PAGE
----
Bingo is well-suited to the English as a second language classroom because it can be adapted to practice various grammar topics or vocabulary words. With blank or prefilled bingo cards, your class can practice all the areas of language learning: reading, writing, speaking and listening. Variations on the traditional game of bingo will keep your students engaged and help them actually use the language they learn from their textbooks.


ESL students often have a difficult time saying certain numbers, such as 13 and 30, as well as discriminating between them when someone says them. Make bingo cards on a 5-by-5 grid that has the numbers your students have been practicing. They might all be numbers in the tens of thousands, for example. You can also call out the numbers and have students write them on blank cards for an additional challenge before they play, or have students read all the numbers back to you when they say they have a bingo.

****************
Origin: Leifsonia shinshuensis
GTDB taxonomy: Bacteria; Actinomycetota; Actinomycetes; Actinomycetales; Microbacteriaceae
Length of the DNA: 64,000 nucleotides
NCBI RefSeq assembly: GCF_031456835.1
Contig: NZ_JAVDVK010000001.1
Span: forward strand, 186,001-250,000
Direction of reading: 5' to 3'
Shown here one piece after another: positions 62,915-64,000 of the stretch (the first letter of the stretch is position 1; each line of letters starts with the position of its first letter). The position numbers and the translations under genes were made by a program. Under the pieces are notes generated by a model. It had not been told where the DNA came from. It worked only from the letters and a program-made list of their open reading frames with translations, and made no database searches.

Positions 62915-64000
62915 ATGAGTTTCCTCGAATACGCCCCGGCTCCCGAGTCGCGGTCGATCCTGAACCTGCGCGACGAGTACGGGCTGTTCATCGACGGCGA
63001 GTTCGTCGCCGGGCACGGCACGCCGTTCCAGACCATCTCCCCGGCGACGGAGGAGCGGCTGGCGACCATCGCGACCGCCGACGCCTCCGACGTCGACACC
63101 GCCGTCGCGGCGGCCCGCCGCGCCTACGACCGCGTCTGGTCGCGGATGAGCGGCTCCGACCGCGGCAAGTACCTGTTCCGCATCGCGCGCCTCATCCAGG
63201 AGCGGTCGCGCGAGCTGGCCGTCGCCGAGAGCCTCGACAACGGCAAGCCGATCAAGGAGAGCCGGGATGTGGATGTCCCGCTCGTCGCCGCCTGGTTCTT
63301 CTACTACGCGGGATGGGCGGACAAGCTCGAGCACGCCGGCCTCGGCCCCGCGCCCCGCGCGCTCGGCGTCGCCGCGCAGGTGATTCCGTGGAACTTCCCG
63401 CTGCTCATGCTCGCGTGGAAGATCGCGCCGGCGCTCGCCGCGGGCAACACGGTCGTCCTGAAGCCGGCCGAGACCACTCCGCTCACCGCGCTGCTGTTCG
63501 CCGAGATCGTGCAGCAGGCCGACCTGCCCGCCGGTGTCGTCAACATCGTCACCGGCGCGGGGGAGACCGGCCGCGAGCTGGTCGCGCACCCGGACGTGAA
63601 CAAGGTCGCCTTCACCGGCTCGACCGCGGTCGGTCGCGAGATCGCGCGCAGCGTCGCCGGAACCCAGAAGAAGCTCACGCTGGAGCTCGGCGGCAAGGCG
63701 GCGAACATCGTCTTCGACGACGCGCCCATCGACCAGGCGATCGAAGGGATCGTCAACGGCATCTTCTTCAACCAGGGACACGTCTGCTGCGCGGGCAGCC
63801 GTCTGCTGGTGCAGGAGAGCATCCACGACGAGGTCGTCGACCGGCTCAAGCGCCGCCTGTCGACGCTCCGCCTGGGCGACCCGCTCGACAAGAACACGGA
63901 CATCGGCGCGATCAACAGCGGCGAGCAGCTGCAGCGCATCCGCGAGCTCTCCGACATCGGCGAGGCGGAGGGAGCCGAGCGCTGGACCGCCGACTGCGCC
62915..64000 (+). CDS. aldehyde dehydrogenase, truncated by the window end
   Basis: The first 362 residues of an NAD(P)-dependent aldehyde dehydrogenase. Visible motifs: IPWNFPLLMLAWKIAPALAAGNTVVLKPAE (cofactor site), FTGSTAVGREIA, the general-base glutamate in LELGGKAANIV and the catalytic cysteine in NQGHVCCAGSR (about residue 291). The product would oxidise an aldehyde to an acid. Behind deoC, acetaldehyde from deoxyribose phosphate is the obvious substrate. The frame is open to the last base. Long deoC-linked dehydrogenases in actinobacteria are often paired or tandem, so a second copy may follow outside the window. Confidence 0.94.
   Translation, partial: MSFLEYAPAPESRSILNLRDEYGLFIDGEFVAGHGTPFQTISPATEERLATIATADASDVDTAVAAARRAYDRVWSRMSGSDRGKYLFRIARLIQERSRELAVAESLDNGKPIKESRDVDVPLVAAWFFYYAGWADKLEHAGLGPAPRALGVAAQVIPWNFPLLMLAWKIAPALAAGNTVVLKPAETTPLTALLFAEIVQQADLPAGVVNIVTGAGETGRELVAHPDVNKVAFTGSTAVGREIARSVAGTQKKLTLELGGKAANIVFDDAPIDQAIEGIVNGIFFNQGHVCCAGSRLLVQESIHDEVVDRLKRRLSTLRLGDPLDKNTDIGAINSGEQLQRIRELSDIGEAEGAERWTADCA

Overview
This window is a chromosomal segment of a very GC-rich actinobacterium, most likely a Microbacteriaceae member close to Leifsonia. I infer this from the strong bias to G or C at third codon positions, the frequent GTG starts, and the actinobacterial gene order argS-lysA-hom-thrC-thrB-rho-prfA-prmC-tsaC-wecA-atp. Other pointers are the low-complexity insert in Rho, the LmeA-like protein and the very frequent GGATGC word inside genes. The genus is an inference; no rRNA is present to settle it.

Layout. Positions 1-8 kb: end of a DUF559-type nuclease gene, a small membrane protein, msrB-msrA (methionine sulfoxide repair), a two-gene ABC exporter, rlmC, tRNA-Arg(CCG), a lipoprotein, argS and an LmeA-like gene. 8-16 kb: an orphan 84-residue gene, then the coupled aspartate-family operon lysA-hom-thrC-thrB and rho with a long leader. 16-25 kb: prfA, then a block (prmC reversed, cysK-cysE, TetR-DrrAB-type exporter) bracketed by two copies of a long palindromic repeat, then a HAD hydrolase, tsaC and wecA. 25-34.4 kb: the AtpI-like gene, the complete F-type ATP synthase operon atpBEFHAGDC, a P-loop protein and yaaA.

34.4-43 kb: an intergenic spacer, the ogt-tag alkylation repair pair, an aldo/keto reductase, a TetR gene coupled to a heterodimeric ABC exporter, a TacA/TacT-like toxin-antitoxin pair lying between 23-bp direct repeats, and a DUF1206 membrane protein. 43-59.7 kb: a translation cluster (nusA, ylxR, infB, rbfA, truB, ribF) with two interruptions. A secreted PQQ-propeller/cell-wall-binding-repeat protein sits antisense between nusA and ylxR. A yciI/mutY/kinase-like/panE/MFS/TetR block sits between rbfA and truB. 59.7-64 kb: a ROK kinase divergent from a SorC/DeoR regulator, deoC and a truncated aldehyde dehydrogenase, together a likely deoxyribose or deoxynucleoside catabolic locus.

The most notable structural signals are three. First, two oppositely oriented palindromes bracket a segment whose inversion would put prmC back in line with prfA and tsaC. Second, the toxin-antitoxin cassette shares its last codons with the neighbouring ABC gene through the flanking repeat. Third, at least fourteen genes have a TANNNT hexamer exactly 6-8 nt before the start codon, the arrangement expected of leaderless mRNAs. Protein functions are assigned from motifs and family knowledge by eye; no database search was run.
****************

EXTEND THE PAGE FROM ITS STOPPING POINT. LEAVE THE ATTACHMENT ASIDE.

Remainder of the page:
You can also play bingo to practice vocabulary. You can create thematic vocabulary bingo cards with pictures or words that relate to a particular category. For example, you might create cards with different types of food on them. Students can also create their own cards either by writing down or drawing the word that they hear you say. They can also try to recall words from a vocabulary category and write them down or draw them on their cards. When you play, you might also show students the word and have them search for the picture, or show them the picture and have them search for the word on their cards.

Question Practice

Speaking bingo takes a bit of preparation, but it is a good way to practice asking and answering questions. Select a question type that your class has been practicing, and create answers to it. For example, for a lower-level class, you might choose, “What is your favorite food?” You can create bingo cards with the answers, or you can have students write in their own answers.

Variations on Speaking Bingo

Have picture answers to the questions in speaking bingo so students must create the rest of the question themselves when they ask it. For example, if you use the question, “Do you like. . .,” put pictures of different activities in the squares. Students move around the room, asking and answering questions from other students. Students should speak in complete sentences and write the name of the students who answer "yes" to their questions in the appropriate squares.